The horse itself is a magnificent creature, with its left foreleg raised high, the right rear leg stepping forward, its neck arched and mouth opened as if whinnying like horses will. It seems alive with energy and restless with intent of explosive movement. And so was the population of an entire nation. It has a long, beautiful flowing mane and tail, which is held somewhat high off its rump. Everything about this animal speaks of vigor, energy and restrained control. It is subservient to Liberty, and seemingly ready to race forward at her command. Its muscles and tendons are clearly defined adding to its graphic design and visual appeal. Its ears stand straight up and face forward in an alert posture.

caballito image 4Behind the horse and rider is a radiant rising sun with its crown breaking above the earth sending 14 rays of light into the sky on the field behind the devices or raised design elements (one cannot be seen because it is hidden behind the horse’s right rear leg near the sun’s orb). Ironically, there are 13 sunbeams emanating from the rising sun’s orb itself, but 14 sunbeam rays pictured at the end of their line of travel. The ray directly to the right of Liberty’s raised arm has no beginning. This is a totally new discovery to my knowledge, which I first recognized while counting the sun’s rays for the above description the evening of Monday, 16 July 2012.

Surrounding the outer edge of the reverse face is an alternating pattern of small double oval denticles that sit at a 90 degree angle to the rim. These are interspersed with considerably longer narrow oval denticles sitting parallel to the almost flat raised rim. The design is reminiscent of elaborate beadwork and jewelry of the period. There are 35 long denticles visible, with space for two behind the torch flame, but not visible. The denticle pattern sits close beside, but fully separated from the rim. On some coins the smaller double beads may be slightly raised and actually take only a small dip down before joining the rim itself.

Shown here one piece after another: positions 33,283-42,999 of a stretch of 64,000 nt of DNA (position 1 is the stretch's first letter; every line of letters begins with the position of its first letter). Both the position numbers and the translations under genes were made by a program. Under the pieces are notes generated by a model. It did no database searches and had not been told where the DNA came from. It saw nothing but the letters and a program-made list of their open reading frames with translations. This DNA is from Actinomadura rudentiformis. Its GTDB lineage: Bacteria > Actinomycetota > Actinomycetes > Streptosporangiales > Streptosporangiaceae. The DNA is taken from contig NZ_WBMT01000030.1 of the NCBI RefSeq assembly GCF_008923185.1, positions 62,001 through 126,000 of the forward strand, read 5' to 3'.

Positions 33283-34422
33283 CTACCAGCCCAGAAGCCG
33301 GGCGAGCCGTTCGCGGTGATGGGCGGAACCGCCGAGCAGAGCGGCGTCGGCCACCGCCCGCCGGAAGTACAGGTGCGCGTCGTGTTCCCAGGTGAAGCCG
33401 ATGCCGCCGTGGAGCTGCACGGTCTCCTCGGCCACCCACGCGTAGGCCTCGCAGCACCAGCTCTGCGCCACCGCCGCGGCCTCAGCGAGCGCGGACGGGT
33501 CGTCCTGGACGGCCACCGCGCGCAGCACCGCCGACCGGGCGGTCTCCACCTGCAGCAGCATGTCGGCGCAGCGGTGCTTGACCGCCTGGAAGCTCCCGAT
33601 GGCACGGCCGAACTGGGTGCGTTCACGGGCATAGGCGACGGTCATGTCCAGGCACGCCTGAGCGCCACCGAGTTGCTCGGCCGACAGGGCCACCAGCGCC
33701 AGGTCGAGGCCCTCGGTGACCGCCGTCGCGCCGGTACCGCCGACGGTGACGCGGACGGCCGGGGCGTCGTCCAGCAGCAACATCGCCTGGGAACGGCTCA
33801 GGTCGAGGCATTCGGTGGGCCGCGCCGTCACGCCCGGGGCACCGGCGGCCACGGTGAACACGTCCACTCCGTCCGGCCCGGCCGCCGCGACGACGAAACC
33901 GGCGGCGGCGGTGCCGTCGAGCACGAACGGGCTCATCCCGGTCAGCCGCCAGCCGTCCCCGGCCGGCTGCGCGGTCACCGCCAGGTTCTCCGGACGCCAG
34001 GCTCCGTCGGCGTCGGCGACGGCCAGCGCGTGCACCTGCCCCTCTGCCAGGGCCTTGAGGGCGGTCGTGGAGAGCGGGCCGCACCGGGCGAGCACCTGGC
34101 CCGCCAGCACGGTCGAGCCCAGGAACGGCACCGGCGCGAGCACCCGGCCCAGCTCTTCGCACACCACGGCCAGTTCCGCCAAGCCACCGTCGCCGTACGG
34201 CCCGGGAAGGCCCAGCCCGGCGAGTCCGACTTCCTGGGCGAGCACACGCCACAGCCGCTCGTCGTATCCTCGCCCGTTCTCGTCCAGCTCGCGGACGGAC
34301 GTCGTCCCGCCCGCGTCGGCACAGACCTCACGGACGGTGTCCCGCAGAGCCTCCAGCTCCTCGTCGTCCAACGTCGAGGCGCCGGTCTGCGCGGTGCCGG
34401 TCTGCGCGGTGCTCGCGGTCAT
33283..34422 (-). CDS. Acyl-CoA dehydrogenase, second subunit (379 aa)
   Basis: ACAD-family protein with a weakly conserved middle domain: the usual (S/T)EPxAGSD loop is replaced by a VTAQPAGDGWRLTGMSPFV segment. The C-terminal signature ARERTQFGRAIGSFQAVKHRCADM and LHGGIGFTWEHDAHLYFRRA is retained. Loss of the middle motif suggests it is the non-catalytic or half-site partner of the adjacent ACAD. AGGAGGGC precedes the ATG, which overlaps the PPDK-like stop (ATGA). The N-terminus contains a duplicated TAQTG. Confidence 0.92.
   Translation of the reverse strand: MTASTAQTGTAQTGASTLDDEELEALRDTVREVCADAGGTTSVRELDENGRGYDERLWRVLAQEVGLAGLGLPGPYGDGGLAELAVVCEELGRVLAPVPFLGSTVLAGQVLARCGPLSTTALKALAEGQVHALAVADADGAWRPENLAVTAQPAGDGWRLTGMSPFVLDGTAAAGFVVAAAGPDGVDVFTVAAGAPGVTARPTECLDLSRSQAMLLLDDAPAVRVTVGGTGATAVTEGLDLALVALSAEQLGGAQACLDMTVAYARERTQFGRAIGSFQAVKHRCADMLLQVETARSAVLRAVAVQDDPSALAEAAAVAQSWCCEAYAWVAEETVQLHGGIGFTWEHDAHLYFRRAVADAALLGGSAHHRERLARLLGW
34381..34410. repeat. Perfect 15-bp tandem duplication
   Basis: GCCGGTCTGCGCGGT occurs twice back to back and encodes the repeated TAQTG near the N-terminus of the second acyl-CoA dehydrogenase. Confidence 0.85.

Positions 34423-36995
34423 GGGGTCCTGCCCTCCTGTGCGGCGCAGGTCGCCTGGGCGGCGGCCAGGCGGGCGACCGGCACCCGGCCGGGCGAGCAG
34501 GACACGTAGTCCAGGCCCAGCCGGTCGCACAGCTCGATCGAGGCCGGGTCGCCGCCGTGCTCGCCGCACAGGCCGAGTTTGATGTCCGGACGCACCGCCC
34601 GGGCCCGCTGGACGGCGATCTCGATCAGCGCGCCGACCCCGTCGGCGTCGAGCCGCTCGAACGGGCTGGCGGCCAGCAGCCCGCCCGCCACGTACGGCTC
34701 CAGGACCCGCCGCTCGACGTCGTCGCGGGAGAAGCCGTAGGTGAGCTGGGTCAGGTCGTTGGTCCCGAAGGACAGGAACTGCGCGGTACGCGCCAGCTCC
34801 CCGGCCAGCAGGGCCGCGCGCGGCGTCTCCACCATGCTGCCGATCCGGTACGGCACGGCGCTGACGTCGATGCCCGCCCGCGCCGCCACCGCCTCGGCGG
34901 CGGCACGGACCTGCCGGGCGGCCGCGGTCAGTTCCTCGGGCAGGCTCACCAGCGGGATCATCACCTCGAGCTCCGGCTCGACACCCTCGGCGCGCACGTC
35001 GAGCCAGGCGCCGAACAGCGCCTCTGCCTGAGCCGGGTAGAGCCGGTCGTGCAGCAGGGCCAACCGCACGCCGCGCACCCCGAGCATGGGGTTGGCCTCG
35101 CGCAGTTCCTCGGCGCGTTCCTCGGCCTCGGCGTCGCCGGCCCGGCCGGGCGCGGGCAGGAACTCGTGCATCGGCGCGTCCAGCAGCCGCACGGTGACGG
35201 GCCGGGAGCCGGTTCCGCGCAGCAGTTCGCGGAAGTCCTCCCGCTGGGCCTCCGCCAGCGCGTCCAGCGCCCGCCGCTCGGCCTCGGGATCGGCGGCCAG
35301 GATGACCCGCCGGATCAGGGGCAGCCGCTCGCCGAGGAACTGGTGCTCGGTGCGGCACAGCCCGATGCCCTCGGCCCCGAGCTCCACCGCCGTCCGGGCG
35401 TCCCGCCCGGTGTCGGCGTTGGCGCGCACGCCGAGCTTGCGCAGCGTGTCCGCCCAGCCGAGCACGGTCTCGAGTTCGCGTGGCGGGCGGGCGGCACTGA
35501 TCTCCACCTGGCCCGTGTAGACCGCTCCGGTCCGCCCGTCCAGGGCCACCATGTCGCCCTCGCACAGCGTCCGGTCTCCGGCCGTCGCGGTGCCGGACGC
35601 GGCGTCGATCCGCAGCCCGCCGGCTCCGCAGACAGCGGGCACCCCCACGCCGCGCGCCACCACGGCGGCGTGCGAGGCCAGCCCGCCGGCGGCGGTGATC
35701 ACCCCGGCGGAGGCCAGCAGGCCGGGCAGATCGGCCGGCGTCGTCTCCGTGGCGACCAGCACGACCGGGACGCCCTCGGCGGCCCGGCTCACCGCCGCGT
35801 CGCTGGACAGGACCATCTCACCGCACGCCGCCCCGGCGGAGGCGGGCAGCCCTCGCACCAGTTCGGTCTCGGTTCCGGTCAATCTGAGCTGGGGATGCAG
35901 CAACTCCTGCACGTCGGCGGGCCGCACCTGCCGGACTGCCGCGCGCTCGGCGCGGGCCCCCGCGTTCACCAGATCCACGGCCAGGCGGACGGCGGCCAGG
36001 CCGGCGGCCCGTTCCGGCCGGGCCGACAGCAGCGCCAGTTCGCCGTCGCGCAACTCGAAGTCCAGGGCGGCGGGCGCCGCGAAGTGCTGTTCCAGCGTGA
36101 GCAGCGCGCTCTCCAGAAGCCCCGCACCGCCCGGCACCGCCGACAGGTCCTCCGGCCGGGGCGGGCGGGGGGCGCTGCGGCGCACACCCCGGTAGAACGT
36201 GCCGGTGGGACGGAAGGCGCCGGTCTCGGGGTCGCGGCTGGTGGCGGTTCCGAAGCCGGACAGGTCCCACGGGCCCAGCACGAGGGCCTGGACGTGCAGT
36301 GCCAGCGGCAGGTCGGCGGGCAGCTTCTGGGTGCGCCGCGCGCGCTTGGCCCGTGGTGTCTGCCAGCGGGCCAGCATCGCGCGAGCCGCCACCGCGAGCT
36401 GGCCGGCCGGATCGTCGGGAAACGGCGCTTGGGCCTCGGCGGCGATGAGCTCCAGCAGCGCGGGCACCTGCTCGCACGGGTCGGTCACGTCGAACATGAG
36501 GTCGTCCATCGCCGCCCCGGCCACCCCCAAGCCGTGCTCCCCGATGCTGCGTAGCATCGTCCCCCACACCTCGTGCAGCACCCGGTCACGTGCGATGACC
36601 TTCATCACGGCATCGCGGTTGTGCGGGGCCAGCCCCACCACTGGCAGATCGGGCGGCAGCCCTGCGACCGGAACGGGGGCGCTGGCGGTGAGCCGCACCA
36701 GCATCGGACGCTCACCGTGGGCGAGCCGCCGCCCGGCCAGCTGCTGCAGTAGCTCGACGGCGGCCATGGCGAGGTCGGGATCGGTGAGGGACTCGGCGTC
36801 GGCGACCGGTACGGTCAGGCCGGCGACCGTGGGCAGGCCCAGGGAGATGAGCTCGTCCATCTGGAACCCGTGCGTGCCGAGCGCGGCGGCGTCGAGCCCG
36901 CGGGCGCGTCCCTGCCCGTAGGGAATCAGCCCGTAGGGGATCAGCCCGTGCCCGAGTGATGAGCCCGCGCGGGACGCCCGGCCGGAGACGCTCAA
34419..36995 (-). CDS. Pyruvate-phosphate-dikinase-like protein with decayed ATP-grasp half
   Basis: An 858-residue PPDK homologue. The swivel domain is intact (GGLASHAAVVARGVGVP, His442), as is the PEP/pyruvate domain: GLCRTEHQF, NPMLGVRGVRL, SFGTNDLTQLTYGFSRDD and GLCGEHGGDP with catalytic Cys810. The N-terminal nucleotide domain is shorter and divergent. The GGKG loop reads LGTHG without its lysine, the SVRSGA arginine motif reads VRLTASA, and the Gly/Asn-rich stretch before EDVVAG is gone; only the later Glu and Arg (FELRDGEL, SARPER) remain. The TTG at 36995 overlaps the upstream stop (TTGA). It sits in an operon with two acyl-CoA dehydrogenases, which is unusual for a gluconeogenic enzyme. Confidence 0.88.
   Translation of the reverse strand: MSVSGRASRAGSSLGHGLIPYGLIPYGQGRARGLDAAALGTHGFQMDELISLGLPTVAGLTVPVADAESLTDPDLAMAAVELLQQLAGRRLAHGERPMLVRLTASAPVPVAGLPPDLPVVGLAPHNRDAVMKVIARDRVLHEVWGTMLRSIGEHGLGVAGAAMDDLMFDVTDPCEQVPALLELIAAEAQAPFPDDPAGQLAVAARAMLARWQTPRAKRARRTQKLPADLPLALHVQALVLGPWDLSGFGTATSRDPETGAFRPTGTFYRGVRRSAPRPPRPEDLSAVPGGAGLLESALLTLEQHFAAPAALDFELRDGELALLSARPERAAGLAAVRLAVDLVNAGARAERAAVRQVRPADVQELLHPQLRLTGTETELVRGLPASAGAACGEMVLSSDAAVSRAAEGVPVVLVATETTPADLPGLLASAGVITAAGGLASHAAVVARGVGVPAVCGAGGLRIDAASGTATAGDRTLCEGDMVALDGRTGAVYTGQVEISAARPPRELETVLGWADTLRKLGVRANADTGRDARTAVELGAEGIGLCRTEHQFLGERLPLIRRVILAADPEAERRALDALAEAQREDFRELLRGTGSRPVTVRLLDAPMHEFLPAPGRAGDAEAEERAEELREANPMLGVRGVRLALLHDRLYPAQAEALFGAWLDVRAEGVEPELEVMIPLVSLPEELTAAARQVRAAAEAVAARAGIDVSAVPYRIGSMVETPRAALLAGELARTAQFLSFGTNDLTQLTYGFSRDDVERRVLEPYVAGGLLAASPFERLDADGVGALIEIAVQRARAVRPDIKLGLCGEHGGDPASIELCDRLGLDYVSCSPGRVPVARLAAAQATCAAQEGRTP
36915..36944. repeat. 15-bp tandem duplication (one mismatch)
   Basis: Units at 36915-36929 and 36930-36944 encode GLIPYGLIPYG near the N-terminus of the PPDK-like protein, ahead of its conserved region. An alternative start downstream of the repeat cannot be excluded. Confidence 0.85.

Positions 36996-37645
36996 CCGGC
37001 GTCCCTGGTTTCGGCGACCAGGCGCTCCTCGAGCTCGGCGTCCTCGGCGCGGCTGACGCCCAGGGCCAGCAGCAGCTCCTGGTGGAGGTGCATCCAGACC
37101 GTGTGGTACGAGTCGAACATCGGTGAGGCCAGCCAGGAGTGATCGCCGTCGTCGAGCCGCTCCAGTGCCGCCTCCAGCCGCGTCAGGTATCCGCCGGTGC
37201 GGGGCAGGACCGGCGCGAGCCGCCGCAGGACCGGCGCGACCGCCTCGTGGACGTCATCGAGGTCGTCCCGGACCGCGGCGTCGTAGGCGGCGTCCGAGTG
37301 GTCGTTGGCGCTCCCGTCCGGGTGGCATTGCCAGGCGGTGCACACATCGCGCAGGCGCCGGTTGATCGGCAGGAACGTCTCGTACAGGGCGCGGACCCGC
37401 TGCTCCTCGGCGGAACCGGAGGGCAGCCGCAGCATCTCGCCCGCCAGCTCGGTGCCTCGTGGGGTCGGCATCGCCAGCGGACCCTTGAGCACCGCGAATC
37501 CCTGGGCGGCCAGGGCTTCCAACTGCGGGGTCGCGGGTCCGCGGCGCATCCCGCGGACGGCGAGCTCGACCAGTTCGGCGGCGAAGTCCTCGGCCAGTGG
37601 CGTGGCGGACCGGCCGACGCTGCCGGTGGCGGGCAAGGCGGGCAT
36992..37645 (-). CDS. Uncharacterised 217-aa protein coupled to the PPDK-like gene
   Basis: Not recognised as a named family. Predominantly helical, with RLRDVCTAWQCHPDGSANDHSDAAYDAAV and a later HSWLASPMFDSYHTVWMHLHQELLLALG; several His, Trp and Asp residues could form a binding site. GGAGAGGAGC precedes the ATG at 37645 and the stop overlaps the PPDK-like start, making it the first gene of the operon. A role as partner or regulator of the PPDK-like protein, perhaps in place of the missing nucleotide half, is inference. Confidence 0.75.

The date on the coin sits in the space below the textured ground the horse stands upon, with a dot on either side. There are no legends or mottos, or any wording on this side of the coin; just the date.

The Obverse

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Cara caraThe obverse is often mistaken for the reverse since it is not as attention demanding. Yet it is equally as beautiful and powerful in its graphic presentation and historical message and use. The overall design of the obverse is the historical Mexican coat of arms. It shows a Mexican Eagle or Caracara (Mexico’s national bird), with wings spread standing on a nopal or prickly pear cactus supported by only its left leg (right facing leg). The eagle (often erroneously described as a Golden Eagle) looks to the right while holding a rattlesnake in its beak near the head. The snake’s head is above the eagle’s, and faces left. The eagle grasps the tail of the snake with its left facing talon in its raised leg. In overall length, the snake is longer than the eagle. The eagle appears strong and proud, and visually impressive.

The cactus has a central supporting post-like middle section from ground to eagle’s foot, with three cactus paddles or blades (pencas) extending to each side. Each blade has raised circular bumps which represent cactus fruit, buds or blossoms. The cactus sits on a raised rocky outcropping or island surrounded by the waters of Lake Texcoco with its windblown waves undulating horizontally towards each side of the coin.

Around the perimeter of the coin, but inside the same denticle design pattern is the legend ESTADOS UNIDOS MEXICANOS above and a wreath below the design. The wreath is divided into two different halves, with the left portion comprised of an Encino Oak branch with five leaves and several acorns while the right half is made up of a Laurel branch with seven leaves, several berries and small berry clusters. The very bottom of the wreath shows the branches overlapping each other and bound together with a ribbon. On the field below the two cactus blade branches is the denomination UN PESO.